Ultra-efficient replication of infectious prions by automated protein misfolding cyclic amplification. J Biol Chem

Universidad Autónoma de Madrid, Madrid, Madrid, Spain
Journal of Biological Chemistry (Impact Factor: 4.57). 12/2006; 281(46):35245-52. DOI: 10.1074/jbc.M603964200
Source: PubMed

ABSTRACT Prions are the unconventional infectious agents responsible for transmissible spongiform encephalopathies, which appear to be composed mainly or exclusively of the misfolded prion protein (PrPSc). Prion replication involves the conversion of the normal prion protein (PrPC) into the misfolded isoform, catalyzed by tiny quantities of PrPSc present in the infectious material. We have recently developed the protein misfolding cyclic amplification (PMCA) technology to sustain the autocatalytic replication of infectious prions in vitro. Here we show that PMCA enables the specific and reproducible amplification of exceptionally minute quantities of PrPSc. Indeed, after seven rounds of PMCA, we were able to generate large amounts of PrPSc starting from a 1x10(-12) dilution of scrapie hamster brain, which contains the equivalent of approximately 26 molecules of protein monomers. According to recent data, this quantity is similar to the minimum number of molecules present in a single particle of infectious PrPSc, indicating that PMCA may enable detection of as little as one oligomeric PrPSc infectious particle. Interestingly, the in vitro generated PrPSc was infectious when injected in wild-type hamsters, producing a disease identical to the one generated by inoculation of the brain infectious material. The unprecedented amplification efficiency of PMCA leads to a several billion-fold increase of sensitivity for PrPSc detection as compared with standard tests used to screen prion-infected cattle and at least 4000 times more sensitivity than the animal bioassay. Therefore, PMCA offers great promise for the development of highly sensitive, specific, and early diagnosis of transmissible spongiform encephalopathy and to further understand the molecular basis of prion propagation.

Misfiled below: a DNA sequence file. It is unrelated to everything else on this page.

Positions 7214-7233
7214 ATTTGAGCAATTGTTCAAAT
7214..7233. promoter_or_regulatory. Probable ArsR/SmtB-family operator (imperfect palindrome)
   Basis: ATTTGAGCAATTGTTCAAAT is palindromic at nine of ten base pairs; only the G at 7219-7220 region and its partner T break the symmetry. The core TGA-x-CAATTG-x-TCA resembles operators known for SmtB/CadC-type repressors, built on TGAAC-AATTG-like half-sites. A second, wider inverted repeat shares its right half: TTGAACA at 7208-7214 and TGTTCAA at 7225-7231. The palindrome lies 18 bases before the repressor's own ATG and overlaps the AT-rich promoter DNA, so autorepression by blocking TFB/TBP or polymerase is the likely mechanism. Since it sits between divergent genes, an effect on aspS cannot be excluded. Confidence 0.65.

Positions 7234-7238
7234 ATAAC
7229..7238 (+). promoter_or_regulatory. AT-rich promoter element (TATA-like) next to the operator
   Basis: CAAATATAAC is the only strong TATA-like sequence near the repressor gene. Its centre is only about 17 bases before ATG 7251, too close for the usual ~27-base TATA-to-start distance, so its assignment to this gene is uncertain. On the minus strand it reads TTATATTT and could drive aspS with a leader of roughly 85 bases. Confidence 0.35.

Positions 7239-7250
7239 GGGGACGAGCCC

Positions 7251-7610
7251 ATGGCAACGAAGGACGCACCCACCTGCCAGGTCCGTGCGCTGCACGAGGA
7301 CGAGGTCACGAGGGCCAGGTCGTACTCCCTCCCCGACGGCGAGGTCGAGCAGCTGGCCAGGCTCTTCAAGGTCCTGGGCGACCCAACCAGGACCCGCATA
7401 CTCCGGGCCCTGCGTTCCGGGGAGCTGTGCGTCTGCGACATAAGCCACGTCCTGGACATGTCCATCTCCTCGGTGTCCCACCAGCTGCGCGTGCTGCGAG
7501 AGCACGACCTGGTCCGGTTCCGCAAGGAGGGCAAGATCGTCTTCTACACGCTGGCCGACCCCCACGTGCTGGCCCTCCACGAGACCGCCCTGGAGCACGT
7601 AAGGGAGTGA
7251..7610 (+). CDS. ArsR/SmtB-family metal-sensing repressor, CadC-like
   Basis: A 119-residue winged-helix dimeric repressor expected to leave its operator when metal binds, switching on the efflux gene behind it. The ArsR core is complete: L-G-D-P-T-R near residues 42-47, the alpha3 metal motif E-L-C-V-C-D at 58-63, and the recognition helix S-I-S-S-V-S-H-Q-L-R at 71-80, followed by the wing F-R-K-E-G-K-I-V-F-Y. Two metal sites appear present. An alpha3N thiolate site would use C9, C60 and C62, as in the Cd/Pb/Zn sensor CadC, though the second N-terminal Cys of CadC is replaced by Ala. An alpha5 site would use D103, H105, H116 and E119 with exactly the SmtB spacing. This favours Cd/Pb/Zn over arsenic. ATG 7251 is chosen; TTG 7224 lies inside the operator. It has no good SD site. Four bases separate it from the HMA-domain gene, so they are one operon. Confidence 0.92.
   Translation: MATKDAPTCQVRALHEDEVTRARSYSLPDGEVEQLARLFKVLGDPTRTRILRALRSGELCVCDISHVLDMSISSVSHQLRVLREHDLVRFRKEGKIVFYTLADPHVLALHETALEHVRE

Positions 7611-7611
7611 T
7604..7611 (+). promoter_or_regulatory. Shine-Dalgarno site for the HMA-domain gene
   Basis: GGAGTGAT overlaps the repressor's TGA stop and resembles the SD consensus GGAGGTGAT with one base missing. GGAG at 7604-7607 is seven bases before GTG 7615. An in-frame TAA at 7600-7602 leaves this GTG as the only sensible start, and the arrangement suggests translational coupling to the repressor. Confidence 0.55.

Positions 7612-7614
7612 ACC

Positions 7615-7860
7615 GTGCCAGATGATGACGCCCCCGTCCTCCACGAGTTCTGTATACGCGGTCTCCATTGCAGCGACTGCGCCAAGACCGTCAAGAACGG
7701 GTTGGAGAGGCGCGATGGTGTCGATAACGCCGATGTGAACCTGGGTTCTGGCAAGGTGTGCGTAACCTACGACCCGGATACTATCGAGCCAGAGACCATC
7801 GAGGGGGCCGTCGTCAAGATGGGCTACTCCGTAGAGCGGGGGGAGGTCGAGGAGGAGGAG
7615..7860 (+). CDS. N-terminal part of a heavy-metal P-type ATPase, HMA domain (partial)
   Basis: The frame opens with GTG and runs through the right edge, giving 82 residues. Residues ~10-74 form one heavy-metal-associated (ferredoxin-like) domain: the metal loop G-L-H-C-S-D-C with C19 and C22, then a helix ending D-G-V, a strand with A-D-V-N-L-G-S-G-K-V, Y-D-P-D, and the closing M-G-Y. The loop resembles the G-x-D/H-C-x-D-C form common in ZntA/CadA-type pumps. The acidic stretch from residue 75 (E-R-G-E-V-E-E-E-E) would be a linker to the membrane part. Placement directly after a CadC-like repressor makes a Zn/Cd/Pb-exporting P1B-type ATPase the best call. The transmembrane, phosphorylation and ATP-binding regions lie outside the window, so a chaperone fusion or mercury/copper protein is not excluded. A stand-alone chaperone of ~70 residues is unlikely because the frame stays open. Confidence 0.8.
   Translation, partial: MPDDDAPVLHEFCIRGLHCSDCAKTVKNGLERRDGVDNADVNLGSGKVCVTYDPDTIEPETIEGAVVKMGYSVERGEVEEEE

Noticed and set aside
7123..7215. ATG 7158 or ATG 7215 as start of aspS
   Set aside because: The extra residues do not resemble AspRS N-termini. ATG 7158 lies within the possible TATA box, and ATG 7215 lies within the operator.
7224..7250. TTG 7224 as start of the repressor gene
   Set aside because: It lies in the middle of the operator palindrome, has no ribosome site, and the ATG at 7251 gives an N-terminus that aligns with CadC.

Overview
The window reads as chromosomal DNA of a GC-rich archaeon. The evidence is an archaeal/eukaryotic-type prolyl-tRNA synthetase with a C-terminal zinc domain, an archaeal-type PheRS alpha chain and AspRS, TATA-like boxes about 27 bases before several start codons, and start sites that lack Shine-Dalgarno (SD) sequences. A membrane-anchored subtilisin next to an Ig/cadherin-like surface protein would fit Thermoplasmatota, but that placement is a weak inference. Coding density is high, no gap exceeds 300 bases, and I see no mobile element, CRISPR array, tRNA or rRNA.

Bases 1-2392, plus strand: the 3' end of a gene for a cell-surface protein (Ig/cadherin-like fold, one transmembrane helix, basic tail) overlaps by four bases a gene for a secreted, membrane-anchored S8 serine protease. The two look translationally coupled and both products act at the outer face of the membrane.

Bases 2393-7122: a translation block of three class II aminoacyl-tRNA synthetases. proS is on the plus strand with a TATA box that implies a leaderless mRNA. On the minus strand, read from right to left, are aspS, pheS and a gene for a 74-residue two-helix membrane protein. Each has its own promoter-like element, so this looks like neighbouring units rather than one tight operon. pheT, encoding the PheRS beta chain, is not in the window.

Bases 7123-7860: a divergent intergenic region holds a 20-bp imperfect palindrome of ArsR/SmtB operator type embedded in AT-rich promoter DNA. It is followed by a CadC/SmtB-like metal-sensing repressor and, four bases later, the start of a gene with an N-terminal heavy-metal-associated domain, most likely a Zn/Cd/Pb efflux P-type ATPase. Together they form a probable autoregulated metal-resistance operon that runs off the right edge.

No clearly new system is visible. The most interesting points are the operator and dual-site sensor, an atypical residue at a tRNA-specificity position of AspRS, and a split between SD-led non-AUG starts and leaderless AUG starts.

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Available from: Paula Saá, Dec 09, 2014